WMP under performing; GDT 186
Some could be bored with some of my commodity commentary and the repeated references to supply-demand balance. The chart below, I think, is an interesting example of these factors.
For clarity (and to provide reference points) I have included WMP and oil prices (as the commodities that you are probably most familiar with). The blue line is coking coal prices. Coking coal is used in steel making in China and much of the high quality coking coal comes from east coast Australia. The rapid rise in coking coal prices last year was due to unanticipated mine closures in China (supply) and rising steel output (demand) in China. As supply responded to higher prices, the price fell back but the latest spike is due to east coast mines being flooded and supply disrupted as a result of Cyclone Debbie.
The red line is iron ore prices. Iron ore started the year at $65 and I was forecasting a prices range of $95/t to $55/t. It seemed generously wide at the time but just weeks ago iron ore prices were in the mid 90’s and threatening $100/t before perceived excess supply has seen a rapid fall in iron ore prices to $68/t late last week.
I would make the obvious point that the coking coal supply issue is a short run factor so these prices are unlikely to be sustained. The iron ore supply is structural and more likely to dominate longer term. Nevertheless an interesting illustration of supply and demand factors in real time!
The chart below is the same commodities over a 6+ year period (to March month end and hence absent the spikes in the chart above). It provides an interesting perspective on dairy prices and also suggests some correlation between all commodities notwithstanding the unique supply and demand characteristics of each commodity that can dominate short term moves.
Year to date (until recent weeks) iron ore was the outperformer relative to expectations. Both oil and WMP have under-performed expectations coming into this year but have regained their footing in the later part of the quarter.
The major reason for me suggesting that WMP and oil under-performed expectations is illustrated below. Coming into 2017, I noted that I expected the first half of the year to have more momemtum and to perhaps be easier than the second half of the year. The reason for this view is illustrated (with hindsight now that we have the data) by this ANZ Bank chart on leading indicators. What it shows is that coming into 2017 the US, Europe, Japan and China all had positive momentum (and positive) leading indicators suggesting rising growth momentum. As we enter the second half of the year, while growth will remain positive it is likely that “momentum” will fade and therefore likely that commodity demand will flatten out. Far from precise but worth reflecting upon!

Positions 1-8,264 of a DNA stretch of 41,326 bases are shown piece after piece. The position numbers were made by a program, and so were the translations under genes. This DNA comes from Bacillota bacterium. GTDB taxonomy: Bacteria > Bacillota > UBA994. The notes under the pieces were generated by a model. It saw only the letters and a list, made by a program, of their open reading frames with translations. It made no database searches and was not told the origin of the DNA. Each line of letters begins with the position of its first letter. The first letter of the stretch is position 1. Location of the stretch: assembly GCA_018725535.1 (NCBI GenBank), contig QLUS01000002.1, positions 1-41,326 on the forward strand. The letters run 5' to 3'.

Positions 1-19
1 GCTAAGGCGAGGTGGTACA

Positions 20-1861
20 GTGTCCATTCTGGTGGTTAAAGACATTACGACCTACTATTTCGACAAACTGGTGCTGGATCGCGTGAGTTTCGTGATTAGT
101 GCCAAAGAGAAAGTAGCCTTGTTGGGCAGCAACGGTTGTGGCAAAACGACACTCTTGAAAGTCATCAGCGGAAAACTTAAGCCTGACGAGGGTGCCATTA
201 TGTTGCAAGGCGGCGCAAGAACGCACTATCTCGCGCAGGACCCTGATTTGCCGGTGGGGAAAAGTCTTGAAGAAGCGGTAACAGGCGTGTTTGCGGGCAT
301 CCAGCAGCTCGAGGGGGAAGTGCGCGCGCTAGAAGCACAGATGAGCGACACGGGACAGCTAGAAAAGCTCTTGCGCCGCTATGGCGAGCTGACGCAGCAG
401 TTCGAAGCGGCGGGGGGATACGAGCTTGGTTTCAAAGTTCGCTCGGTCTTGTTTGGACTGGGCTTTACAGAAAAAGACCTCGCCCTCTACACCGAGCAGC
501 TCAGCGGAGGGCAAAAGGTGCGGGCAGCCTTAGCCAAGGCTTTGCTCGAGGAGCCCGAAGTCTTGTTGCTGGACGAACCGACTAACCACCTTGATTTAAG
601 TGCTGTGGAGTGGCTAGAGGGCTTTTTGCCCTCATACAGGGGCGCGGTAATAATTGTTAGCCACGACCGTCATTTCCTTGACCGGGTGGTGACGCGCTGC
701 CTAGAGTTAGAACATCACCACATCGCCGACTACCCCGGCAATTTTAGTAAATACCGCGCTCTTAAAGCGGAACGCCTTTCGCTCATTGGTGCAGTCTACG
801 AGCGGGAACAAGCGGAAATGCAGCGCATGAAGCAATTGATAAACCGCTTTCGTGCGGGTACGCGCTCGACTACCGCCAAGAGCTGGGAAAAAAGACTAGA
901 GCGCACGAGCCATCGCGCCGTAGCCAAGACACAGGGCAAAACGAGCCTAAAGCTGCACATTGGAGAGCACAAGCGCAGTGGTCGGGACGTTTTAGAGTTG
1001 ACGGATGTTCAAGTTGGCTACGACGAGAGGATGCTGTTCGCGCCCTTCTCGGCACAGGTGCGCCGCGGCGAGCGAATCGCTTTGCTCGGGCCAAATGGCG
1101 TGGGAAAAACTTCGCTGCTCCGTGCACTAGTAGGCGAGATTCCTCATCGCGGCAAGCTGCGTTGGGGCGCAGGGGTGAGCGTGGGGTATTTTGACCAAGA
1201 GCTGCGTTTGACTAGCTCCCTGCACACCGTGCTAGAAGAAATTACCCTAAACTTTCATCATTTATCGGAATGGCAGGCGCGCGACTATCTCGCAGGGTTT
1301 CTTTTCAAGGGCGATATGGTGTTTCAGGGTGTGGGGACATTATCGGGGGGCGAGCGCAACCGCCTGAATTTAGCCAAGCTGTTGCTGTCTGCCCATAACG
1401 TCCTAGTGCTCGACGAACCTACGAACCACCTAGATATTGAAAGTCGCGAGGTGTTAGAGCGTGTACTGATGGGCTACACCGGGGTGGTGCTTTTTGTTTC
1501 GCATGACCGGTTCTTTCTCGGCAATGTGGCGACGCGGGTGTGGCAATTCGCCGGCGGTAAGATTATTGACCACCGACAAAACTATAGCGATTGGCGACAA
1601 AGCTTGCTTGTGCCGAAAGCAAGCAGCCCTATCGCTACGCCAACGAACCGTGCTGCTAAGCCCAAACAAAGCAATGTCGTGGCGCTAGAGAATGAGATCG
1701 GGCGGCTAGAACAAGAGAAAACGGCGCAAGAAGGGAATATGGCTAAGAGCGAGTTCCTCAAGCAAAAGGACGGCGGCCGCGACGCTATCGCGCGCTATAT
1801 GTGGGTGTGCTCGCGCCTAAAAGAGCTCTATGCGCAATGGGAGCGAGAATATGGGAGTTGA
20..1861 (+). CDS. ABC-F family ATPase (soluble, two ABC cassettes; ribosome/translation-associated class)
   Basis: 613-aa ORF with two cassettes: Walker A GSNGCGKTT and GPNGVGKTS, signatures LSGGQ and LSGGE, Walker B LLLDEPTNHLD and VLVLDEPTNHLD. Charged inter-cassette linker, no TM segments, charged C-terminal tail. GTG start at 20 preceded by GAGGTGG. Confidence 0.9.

The outlook for the auction tomorrow night is robust at this stage.
After WMP reached lows of between $2,600/t and $2,700/t across the curve, the market clawed its way back to above $2,800/t into the last auction and then delivered circa $2,950/t across the forward curve. Bearing in mind that last Thursday was the last trading day, the April contract closed at $3,000/t but the May – October contracts closed at circa $3,140/t, up roughly $200/t on the prior auction result and suggesting a 5%-8% rise this week. This outcome is supported by a bounce in SMP prices from the lows of circa $1,900/t to $1925/t- $2,000/t over the balance of this season and stronger prices(+10 - 12%) into the new season.
This renewed optimisim is also reflected in the FGMP futures (MKP). A month ago 2017/18 traded at $5.55/kgMS (at the time 35c lower than the 2016/17 price) but it is now bid at a 10c premium ($6.13/kgMS) to the last traded 2016/17 price of $6.03/kgMS.
Importantly this rise has happened on relatively robust volumes and reportedly good levels of interest in the physical market with Algeria in the market. In fact, last Tuesday was a record volume day for dairy futures on the NZX and last week (despite the shortened week) saw FCNZ report commodity volumes of 8172 contracts (almost 75% in WMP) compared with circa 7,000 contracts for the whole of April last year.
One unknown is how much the market was responding to advance reports of Cyclone Cook. Wet though it has been over Easter, the “forecasts” of last week look to have been overly dire. (MyFarm notes that the legacy of Cook and the wet weather than proceeded her is now resulting in a lot of lame cows; constantly wet hooves on damaged races can cause significant problems quickly. Perhaps the season will close with a whimper).